Professional earnest looking, ineffective old guy. - Ezra Shaw
'Professional hitter" is a term used to describe some baseball players. I've always hated it. It surfaced again this week when it was used to describe Michael Young. Per Ryan Lawrence of Philly.com, Phillies' general manager spake thusly of Michael Young, "He's had some years where he hit .280 and others where he hit .330. But at the same time, even when his numbers aren't extraordinary - and they were still pretty darn good last year, maybe better than anybody we had on our club - but the fact of the matter is he's a professional hitter." So what does Amaro mean by that?
I have absolutely no clue. Personally, I think it is baseball code for some sort of jock menschiness. The alternative is that Amaro arrived at it as a result of the process of elimination. Obviously, with his ridiculously overpriced contract that the Phillies thankfully will only pay a fraction of, he's a "professional" baseball something. Clearly that something is neither a starting pitcher nor a relief pitcher. Despite a 2008 Gold Glove at shortstop, he sure as hell isn't a "professional fielder" though that is something a team might want to have at third base.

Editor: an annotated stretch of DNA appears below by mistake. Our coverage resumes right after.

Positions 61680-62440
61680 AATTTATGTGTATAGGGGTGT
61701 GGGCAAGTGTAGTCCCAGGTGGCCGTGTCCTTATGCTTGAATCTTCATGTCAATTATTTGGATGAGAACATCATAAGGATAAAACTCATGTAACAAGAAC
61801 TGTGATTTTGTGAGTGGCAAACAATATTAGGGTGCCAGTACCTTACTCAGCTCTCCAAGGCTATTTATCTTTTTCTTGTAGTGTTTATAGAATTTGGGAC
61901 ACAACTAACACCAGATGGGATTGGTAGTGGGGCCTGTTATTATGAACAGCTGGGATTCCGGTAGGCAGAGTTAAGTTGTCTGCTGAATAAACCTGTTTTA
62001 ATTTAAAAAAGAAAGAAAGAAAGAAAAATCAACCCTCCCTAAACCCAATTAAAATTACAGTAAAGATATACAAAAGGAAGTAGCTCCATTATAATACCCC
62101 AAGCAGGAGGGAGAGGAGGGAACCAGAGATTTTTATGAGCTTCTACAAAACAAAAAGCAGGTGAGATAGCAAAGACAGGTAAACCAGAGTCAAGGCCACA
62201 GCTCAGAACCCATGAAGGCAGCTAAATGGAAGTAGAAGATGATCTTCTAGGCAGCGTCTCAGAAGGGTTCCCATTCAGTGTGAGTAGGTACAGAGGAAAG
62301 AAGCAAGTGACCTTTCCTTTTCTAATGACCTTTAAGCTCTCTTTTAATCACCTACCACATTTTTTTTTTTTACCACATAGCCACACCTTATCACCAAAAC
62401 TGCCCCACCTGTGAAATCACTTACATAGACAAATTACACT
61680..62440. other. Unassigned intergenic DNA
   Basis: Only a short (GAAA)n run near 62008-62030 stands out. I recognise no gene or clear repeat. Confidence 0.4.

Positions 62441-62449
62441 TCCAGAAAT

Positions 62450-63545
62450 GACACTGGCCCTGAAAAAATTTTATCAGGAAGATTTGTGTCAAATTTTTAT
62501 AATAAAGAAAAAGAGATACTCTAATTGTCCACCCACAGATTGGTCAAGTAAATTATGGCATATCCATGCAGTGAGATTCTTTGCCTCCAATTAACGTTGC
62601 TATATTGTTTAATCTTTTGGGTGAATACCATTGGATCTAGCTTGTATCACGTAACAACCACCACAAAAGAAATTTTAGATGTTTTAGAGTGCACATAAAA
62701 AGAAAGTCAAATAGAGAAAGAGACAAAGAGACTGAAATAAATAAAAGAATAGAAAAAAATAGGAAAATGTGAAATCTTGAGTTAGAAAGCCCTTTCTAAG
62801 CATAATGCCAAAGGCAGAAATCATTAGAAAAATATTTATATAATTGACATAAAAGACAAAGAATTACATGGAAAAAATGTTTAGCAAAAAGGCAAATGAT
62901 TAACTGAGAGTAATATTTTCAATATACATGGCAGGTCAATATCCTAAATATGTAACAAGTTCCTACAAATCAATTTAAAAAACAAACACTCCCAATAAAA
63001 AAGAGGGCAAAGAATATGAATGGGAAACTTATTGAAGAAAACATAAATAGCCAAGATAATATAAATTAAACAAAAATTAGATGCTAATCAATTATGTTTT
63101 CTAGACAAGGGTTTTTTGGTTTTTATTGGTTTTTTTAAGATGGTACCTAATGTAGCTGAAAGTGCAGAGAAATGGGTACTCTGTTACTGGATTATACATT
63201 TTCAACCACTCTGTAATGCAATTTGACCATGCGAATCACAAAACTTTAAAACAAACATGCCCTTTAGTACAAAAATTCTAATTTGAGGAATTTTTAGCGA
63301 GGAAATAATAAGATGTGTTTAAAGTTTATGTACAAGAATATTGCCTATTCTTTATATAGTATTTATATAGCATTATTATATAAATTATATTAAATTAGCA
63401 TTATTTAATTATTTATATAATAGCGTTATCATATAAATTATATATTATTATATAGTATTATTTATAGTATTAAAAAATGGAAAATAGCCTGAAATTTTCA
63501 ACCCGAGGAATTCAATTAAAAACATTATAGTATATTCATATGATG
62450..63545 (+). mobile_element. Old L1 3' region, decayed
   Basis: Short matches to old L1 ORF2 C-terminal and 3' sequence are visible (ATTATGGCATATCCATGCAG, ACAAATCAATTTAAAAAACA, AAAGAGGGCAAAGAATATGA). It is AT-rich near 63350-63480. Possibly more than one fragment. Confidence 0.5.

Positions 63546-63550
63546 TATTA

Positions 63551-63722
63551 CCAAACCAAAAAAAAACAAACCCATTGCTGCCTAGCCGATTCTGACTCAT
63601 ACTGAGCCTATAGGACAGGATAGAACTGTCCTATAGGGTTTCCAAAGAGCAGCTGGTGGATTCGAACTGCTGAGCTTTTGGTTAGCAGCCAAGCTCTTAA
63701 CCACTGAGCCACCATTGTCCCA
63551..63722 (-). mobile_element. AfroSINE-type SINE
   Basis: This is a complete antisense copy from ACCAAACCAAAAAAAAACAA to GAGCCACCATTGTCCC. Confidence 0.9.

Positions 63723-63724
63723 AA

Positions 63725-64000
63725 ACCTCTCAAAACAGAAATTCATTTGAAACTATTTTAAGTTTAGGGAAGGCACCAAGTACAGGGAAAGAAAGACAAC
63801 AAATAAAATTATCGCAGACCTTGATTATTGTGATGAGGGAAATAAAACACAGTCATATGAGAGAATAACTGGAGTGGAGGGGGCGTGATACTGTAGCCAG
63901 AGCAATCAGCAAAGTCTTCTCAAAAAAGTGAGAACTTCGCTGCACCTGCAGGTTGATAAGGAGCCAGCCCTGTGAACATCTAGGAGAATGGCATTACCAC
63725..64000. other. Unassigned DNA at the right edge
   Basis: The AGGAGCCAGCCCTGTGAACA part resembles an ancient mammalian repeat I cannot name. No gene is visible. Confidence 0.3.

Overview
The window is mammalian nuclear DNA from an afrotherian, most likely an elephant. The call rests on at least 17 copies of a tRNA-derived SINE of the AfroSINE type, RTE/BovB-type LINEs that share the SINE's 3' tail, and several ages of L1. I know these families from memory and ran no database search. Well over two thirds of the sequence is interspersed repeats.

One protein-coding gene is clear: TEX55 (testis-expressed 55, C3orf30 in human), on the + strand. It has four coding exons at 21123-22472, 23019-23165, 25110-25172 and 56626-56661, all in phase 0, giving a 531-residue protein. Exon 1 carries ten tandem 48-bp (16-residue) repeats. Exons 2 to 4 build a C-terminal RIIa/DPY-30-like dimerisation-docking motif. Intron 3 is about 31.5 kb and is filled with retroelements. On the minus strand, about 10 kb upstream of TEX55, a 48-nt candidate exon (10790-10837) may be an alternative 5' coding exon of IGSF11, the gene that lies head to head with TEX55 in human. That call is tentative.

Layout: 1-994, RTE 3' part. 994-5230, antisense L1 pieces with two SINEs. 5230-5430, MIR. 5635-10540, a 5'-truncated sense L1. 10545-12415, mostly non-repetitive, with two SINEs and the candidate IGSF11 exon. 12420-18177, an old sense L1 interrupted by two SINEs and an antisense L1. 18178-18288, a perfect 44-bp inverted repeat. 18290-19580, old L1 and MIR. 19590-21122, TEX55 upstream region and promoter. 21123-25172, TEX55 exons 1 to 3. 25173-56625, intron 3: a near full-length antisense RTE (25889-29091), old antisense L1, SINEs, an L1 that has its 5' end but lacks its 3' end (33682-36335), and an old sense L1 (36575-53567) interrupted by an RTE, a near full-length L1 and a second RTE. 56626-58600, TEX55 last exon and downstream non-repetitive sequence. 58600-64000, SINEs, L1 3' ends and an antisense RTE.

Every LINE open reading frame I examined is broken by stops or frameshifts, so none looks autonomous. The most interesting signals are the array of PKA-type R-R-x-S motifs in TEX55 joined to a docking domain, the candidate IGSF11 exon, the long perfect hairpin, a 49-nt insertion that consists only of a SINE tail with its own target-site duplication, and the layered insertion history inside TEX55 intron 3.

So what's left? "Professional hitter." Maybe deciphering "professional hitter" by looking at Michael Young isn't the best idea, though. Others have borne this lofty title in the past. Without the aid of Nexis or some fancy database (Fangraphs, sadly, only includes the regular positions, and not "professional hitter' in its player position designations), I am working from memory here, though Joe Posnanski has thoughtfully made up a helpful list here. Here are the ones I can think of:
What characteristics bind this band of brothers? Here are the obvious generalizations:
- They are old
- They are slow
- They can't field
- They can't throw
- They are kept around solely because of their bats